Who Doesn’t Love Rice? But is Rice Milk Right for You?2 years ago | Nutrition
By Joy Stephenson-Laws, JD, Founder
If you are lactose intolerant, which reportedly about 30 million of American adults have some degree of by age 20, then regular cow’s milk may not be the beverage for you. Some of you may also be vegan or simply prefer a dairy-free diet.
What is rice milk?
To state the obvious, rice milk is made from rice (an edible starchy cereal grain). More specifically, it is made from boiled brown or white rice (I highly recommend only going for brown rice milk, because brown rice is more nutrient-dense and less processed than white rice). Rice milk can also be made from milled rice and water. Check out how to make your own brown rice milk at home, here.
Is rice milk the milk alternative for you?
Well, it really depends. It depends on a variety of factors, including your specific individual nutrient needs and current health status. So let’s go through some of the pros and cons of rice milk and how this milk alternative may affect certain groups of people.
Rice milk may be great if you have allergies.
Several reports say that rice milk is the most hypoallergenic milk substitute. Some people are not only lactose intolerant and unable to have cow’s milk, but they may also have a soy and nut allergy (which takes soy and almond milk off their list of milk alternatives). Rice milk is also said to be more digestible than soy milk.
Rice milk appears to be safe for those who have G6PD deficiency, but if you have this condition it is imperative that you speak with a competent healthcare professional about what foods you are including in your daily diet.
Rice milk is cholesterol-free.
According to the most recent data from the Centers for Disease Control and Prevention (CDC), 95 million U.S. adults age 20 or older have total cholesterol levels higher than 200 mg/dL. Nearly 29 million adult Americans have total cholesterol levels higher than 240 mg/dL.
(To find out what is considered to be a healthy cholesterol level, check out this pH blog).
Furthermore, the CDC reports that seven percent of American children and adolescents (ages 6 to 19) have high cholesterol.
Having high cholesterol raises the risk of developing heart disease and having a stroke. So for those with high cholesterol, it may be important to incorporate low-cholesterol or cholesterol-free foods into the diet. Rice milk may be a viable option, especially because regular cow’s milk contains cholesterol. Rice milk is also low in fat.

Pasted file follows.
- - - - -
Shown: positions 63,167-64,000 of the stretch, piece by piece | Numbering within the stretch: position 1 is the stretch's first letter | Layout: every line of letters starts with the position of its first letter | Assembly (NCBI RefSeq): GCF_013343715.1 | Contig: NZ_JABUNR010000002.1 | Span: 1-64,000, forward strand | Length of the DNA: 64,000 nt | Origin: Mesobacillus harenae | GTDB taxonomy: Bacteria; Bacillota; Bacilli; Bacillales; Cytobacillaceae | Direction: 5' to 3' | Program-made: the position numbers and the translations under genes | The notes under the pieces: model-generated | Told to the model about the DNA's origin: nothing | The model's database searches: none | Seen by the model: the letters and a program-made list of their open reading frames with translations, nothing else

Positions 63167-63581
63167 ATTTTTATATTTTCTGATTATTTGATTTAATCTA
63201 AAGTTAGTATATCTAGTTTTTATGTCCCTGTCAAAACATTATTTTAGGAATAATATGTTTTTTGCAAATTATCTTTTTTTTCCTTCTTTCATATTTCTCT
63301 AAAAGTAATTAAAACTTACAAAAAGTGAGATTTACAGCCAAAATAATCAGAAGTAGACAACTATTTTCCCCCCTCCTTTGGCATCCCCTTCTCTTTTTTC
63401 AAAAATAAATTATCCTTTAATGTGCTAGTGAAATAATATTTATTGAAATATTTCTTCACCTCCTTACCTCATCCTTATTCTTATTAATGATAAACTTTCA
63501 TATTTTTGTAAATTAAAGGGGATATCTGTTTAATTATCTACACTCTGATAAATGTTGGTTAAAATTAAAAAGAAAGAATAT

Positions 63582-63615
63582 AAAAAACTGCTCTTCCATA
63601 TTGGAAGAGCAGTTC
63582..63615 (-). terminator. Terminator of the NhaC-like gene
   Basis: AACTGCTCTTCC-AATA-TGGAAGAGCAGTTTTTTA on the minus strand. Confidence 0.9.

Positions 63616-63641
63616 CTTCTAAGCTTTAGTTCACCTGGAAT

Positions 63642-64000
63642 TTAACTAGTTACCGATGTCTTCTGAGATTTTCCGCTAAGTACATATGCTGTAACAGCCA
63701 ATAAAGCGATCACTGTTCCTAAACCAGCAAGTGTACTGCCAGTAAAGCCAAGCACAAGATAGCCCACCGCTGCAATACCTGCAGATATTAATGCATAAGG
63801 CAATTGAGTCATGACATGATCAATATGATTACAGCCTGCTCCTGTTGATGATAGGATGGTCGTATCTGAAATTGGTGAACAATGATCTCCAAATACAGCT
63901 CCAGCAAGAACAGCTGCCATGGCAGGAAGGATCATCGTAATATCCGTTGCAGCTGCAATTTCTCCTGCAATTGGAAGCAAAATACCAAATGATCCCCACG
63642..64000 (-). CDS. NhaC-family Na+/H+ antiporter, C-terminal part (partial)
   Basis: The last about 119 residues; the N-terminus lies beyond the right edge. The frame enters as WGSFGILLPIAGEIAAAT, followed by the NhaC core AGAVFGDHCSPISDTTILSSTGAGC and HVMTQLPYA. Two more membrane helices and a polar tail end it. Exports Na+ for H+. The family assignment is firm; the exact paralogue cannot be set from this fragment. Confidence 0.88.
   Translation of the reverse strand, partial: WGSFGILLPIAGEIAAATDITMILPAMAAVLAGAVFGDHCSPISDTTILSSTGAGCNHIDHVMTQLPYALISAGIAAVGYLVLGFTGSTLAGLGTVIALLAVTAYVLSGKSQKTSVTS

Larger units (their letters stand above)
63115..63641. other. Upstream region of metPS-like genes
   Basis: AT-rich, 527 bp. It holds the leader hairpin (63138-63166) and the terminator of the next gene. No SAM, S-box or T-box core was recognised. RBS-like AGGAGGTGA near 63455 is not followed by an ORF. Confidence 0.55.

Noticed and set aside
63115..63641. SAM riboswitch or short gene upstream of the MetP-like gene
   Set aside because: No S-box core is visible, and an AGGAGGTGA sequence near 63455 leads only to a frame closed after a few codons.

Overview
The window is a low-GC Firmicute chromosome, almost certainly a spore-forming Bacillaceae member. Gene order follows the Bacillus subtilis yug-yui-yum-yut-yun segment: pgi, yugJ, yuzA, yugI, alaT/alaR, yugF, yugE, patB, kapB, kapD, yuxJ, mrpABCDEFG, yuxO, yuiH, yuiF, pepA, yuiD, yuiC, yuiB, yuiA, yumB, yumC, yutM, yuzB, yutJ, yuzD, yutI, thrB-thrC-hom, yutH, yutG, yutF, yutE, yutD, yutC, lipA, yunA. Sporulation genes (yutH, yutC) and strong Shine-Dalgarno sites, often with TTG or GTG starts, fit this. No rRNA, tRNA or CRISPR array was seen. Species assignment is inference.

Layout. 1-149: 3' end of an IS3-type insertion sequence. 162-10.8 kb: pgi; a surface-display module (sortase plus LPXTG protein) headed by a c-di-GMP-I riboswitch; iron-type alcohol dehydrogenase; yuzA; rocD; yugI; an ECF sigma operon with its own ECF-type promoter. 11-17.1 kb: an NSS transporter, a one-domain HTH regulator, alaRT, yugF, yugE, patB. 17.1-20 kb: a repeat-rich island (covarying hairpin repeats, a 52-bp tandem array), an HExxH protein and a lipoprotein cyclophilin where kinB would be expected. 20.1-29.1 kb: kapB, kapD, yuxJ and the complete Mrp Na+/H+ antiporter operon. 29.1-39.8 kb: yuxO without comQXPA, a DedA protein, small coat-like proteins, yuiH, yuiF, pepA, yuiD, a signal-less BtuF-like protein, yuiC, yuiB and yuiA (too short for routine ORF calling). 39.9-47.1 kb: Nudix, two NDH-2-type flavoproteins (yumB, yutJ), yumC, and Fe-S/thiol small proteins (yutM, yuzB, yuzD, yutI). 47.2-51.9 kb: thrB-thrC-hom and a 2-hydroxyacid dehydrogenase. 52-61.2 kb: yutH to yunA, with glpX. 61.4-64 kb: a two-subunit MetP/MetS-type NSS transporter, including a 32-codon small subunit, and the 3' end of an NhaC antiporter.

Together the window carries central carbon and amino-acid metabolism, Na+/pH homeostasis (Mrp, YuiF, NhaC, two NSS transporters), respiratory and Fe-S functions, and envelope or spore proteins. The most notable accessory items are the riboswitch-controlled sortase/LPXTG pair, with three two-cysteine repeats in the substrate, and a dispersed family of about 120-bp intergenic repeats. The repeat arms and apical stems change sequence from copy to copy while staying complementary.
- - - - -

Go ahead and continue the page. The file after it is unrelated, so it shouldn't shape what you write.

Rice milk is more naturally sweet.
Key word here being “naturally.” For some people who try plant-based milks, a major complaint is that it just doesn’t taste the same as regular old cow’s milk or that it just tastes weird! And although taste has nothing to do with health and nutrient value, we want people to enjoy their lives and consume healthy foods and beverages they actually enjoy the taste of. During the process of making rice milk and milling the rice, the carbohydrates in the rice become sugar which gives it a natural, sweet taste.
Downsides to rice milk?
I think you can gather that if you are following a low-carb diet, rice milk might not be the best option for you. However, I’m not really one to be an advocate for any “low-anything” diet, unless it is per the instruction of a competent healthcare professional.
So if you are overall healthy and don’t need to lose weight in a drastic way, I think a cup of brown rice milk thrown in your pre-workout smoothie is great to give you some energy before your workout.
On the other hand, due to its higher carbohydrate and natural sugar content, rice milk may not be a good milk alternative option for those who are prediabetic or diabetic, as rice milk may cause spikes in blood sugar levels.
Another factor to keep in mind is that rice milk is low in protein. If you are going to choose this milk alternative, be aware you may need to get enough protein on a daily basis from other food sources such as legumes and fish.
Another major downside to rice milk is that it has less nutrients than most other plant-based milks. For example, it does not contain the heart healthy fats you get from almond milk.
However, many milk alternatives are fortified with nutrients found in regular cow’s milk, including vitamin D, vitamin A, vitamin B12 and calcium. But not all plant-based milks are fortified equally so check whether the rice milk you buy is fortified appropriately.
For example, a registered dietician in this video discusses how some plant-based milks are fortified up to 45 percent (per serving which is usually a cup) of the daily value for calcium whereas others may only be fortified up to 10 percent. She then points out a brand of rice milk that is fortified up to 30 percent of the daily value for calcium.
The daily value of calcium for most people is 1,000 milligrams. So 30 percent per cup would be 300 milligrams of calcium, and that is about the amount of calcium you would find in a regular cup of cow’s milk.
(The dietician then points out a coconut milk that is only fortified at 10 percent for calcium).
And several reports say that rice milk tends to be very highly fortified with nutrients in general.
So when you are picking out your milk alternative, be sure to look at these percentages regarding nutrient value. And remember to avoid buying milk alternatives with additives and sugars if possible.
Go for organic or make your own milk alternative at home. As always, if you are pregnant, breastfeeding or have any existing health issues, speak with a competent healthcare professional about which milk alternative is best for you. Also consult your pediatrician about whether cow’s milk or a plant-based milk is best for your child.
Do you like rice milk? What is your favorite milk alternative?
Enjoy your healthy life!
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